Book Review: The New Artisan Bread in Five Minutes A Day

Book Review: The New Artisan Bread in Five Minutes A Day

Bread is one of those things that can seem super intimidating if you’ve never made it before. It does seem like there has to be some magic involved to turn flour, water, yeast, and salt into a dough capable of growing on its own, and we’ve all heard stories of tragic failures to rise and ruined bread loaves. It just seems like there are so many ways to go wrong with bread. But I recently received a review copy of The New Artisan Bread in Five Minutes A Day, and I was pleasantly surprised with how easy (and simple) baking your own bread can be. Here’s my first loaf:
artisan bread loaf
I was really pleased with it, especially since it didn’t involve any kneading or very much hands-on time at all. Essentially all you do is mix together your flour, water, salt, and yeast, let it rise for 2 hours (or even overnight), then refrigerate it. When you’re ready to bake a loaf, grab a bunch of dough, form it into a loaf, let it rest, and bake it. There are much more detailed (but easy to follow!) instructions in the book, but that’s the bare-bones version.  Since it was my first attempt, I followed the “master recipe” and made a simple boule, but the book includes a ton of variations. To go with my holiday hummus flight, I made the flatbread, and it was nice and chewy and perfect for dipping.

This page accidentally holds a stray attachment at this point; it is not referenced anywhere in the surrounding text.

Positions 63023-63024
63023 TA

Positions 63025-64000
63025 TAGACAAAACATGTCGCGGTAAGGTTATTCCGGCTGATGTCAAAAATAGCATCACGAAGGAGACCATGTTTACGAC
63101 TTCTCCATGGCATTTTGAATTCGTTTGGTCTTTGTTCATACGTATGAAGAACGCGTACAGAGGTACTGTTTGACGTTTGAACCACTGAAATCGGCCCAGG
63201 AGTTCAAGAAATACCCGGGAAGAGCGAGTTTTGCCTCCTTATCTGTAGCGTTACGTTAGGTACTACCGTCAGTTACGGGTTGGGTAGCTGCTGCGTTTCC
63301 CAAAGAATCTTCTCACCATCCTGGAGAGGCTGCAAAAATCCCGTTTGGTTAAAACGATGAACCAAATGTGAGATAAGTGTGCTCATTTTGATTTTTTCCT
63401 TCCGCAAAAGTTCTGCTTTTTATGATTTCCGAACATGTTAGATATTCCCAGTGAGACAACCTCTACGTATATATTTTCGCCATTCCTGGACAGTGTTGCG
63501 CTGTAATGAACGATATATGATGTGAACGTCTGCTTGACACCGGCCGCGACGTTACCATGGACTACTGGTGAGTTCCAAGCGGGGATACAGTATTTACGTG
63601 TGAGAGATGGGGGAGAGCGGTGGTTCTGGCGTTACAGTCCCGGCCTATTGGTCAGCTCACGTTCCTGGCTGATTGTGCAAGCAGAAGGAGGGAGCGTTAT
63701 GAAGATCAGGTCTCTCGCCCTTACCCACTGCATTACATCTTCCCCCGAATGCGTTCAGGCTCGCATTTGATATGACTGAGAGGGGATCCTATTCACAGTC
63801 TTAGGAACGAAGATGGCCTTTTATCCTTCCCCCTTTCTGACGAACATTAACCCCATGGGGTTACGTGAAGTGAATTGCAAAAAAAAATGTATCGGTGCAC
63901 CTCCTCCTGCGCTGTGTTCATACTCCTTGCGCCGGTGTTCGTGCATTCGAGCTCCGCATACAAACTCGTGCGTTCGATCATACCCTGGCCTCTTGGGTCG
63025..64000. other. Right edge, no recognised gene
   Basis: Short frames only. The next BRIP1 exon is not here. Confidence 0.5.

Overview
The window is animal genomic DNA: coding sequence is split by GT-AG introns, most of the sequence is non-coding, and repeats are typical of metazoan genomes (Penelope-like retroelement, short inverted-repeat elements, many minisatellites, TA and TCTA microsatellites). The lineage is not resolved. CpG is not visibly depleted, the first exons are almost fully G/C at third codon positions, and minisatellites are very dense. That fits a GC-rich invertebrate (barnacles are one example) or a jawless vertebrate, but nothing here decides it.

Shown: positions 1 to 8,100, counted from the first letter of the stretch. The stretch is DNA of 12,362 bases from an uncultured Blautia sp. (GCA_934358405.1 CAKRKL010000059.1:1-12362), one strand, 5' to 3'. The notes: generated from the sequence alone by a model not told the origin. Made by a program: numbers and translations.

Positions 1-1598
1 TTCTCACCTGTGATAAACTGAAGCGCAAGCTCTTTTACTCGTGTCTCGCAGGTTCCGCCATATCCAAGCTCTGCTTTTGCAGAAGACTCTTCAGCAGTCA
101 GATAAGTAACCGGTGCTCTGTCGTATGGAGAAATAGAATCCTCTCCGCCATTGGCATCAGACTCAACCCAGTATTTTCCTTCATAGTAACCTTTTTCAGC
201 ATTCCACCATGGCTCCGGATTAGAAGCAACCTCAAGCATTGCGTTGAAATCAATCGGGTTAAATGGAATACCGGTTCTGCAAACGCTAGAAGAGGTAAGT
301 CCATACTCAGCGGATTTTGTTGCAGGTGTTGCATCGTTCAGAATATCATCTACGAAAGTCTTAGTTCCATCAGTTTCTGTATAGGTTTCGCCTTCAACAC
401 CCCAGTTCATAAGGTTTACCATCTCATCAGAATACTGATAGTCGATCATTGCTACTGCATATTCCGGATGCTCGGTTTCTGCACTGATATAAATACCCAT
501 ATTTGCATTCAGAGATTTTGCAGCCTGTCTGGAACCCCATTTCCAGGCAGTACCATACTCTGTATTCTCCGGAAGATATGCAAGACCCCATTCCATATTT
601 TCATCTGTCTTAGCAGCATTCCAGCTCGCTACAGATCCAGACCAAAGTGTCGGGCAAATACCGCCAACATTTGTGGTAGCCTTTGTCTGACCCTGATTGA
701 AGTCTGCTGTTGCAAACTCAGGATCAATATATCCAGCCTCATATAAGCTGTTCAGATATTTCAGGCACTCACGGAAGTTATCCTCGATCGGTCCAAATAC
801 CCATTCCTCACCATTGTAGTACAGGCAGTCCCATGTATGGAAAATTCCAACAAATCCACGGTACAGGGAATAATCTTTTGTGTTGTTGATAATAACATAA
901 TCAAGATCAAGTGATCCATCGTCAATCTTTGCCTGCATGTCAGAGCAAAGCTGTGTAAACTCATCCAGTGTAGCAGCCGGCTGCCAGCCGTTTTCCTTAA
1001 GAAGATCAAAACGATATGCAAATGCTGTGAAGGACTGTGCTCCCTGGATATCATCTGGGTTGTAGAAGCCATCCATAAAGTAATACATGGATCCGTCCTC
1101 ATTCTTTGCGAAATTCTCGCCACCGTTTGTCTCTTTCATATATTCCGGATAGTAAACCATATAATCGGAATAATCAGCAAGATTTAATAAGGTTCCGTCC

I currently have a batch of the master dough recipe sitting in my fridge, and I can’t wait to try more of the variations soon. With tons of recipes for other yeasted breads, like pizza, pretzels, naan, brioche, challah, and even gluten-free bread, I definitely will have enough to keep me busy for awhile.

This book would make a really wonderful gift for the baker (or aspiring baker) in your life. I included it in my list of gift ideas for foodies yesterday, and I really do highly recommend it.

The New Artisan Bread in Five Minutes a Day: The Discovery That Revolutionizes Home Baking, by Jeff Hertzberg and Zoë François, is published by Thomas Dunne Books. I was provided a review copy, but all opinions are my own.

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